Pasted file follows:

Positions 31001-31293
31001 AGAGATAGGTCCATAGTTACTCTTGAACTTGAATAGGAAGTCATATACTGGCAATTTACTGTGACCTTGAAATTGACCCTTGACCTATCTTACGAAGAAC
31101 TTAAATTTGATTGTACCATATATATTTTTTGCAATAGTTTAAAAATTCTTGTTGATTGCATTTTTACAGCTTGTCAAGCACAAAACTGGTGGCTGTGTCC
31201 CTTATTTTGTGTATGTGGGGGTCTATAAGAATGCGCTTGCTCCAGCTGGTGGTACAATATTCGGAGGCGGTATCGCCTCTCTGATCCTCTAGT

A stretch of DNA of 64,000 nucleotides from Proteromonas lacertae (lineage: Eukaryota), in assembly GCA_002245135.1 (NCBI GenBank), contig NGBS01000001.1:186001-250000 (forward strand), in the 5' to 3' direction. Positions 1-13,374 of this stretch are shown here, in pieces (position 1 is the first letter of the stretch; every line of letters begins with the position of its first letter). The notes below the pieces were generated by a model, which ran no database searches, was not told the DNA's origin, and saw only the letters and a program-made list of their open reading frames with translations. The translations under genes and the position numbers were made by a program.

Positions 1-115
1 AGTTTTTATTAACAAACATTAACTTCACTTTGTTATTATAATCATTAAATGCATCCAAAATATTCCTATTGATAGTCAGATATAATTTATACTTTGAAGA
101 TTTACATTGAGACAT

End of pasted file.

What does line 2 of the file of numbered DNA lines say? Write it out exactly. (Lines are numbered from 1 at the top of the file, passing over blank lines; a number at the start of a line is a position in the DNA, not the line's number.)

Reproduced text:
31001 AGAGATAGGTCCATAGTTACTCTTGAACTTGAATAGGAAGTCATATACTGGCAATTTACTGTGACCTTGAAATTGACCCTTGACCTATCTTACGAAGAAC